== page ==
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Rocket Lost Money Last Year, So Why Are Its Shares Up?

Rocket Companies, the parent of Rocket Mortgage, lost money in 2023, but executives have expressed confidence about a big turnaround by touting investment in artificial intelligence (AI) to accelerate the company’s profitability. 

Despite reporting a GAAP net loss of $390 million in 2023, investors seem to be sold on the company’s path towards Rocket’s “AI-fueled homeownership strategy,” a phrase repeatedly used by executives in a fourth-quarter earnings call on Thursday.

Rocket’s stock price rose to $11.75 per share at market open on Friday, up from $10.98 per share at market close the day before. 

The three big pillars Rocket is betting on for profitability are AI-driven productivity, which in turn will bring increased profit; its acquisition of new clients and market share; and deep pockets for continued investment, which includes a lot of cash.

AI driving productivity across the board

The bottom line as to why Rocket is pushing hard on AI? It boils down to increasing capacity at scale via higher productivity. 

The three areas in which AI is driving impact are mortgage banking, underwriting and servicing, Rocket CEO Varun Krishna shared with analysts during the latest earnings call.

Its pilot AI virtual assistant enabled mortgage bankers to do the most important work when working with clients, with technology taking care of tedious tasks such as filling out applications and remembering regulatory requirements — things that bankers had to do before AI was implemented.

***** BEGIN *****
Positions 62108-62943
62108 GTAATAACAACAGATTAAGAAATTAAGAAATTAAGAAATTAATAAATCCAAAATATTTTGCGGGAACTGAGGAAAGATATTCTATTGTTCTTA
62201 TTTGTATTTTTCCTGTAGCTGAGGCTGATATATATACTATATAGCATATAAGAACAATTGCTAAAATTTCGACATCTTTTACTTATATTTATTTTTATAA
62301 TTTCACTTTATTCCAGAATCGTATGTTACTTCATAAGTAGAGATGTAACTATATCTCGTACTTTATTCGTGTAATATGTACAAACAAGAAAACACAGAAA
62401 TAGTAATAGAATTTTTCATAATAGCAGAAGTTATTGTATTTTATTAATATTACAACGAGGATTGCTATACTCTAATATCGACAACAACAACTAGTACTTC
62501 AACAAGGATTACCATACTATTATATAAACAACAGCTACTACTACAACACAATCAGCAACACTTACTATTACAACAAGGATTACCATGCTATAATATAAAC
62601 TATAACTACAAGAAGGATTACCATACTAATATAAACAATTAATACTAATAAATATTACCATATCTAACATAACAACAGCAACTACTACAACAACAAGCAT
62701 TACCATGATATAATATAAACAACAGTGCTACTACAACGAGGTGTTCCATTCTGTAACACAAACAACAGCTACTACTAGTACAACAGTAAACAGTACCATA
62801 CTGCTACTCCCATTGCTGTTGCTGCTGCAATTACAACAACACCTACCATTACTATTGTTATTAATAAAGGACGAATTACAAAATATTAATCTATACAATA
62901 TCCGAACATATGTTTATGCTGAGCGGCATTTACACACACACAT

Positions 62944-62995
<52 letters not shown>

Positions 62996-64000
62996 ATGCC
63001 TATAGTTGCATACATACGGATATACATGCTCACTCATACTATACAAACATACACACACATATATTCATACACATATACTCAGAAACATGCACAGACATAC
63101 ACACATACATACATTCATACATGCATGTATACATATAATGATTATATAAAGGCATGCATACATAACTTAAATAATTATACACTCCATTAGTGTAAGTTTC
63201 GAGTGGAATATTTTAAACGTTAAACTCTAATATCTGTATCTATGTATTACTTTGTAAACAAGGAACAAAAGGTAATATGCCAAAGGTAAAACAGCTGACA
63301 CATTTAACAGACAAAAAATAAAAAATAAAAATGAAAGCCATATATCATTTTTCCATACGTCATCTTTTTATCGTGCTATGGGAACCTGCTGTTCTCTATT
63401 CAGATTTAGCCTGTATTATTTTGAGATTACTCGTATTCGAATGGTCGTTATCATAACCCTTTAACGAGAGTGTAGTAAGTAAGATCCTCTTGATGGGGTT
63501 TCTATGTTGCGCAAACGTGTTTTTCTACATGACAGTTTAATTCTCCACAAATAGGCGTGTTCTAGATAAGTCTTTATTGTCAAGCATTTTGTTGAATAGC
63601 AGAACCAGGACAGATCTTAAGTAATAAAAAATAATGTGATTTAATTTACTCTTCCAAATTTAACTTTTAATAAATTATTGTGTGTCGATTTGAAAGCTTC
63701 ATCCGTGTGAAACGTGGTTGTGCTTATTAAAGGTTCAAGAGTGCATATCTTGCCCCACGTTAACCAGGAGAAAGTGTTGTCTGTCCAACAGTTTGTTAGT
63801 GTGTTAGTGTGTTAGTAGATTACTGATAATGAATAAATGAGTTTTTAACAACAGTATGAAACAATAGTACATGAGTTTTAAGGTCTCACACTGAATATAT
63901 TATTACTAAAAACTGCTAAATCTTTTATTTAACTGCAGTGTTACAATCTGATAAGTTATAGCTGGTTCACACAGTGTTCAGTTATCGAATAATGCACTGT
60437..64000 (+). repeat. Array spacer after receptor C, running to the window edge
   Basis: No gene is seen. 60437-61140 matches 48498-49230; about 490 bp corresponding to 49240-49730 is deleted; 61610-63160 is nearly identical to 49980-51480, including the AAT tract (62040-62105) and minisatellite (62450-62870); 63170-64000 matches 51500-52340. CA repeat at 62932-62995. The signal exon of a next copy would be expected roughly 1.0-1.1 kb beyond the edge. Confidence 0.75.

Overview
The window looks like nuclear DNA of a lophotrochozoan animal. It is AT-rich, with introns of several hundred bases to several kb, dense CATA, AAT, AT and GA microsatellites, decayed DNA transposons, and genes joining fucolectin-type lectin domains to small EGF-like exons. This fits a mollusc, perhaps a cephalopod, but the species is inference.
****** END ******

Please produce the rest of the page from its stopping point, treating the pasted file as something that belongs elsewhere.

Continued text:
About two-thirds of Rocket’s income verification tasks were automated in December, without an underwriter needing to intervene. As a result, Rocket’s automated income verification provided a five-fold improvement compared to 15 months earlier, Krishna explained.

In addition, AI has enabled 70% of Rocket’s servicing calls and chats to become fully self-served, also freeing up time for team member assistance.

“If you increase the productivity, you increase the capacity, but you also increase the velocity. If you increase the velocity, that means faster turn times, and faster return times mean better client experiences,” Brian Brown, chief financial officer at Rocket Companies, told analysts. 

“… Having faster turn times means, in a very competitive market, it makes your offer stronger because you can close faster. To the extent that you can get loans off your balance sheet faster, it lowers your financing costs. So, we completely believe that these will translate into financial metrics and, frankly speaking, they already have, through some of the investments in 2023.

“We believe we can keep our fixed costs relatively flat (with AI) while originating significantly higher volumes.”

In a rare move, Rocket shared specific numbers of its market share growth. 

The company’s shares of the purchase and refinance markets expanded by 14% and 10%, respectively, from 2022 to 2023. The company doesn’t break out purchase business versus refinances in its earnings reports.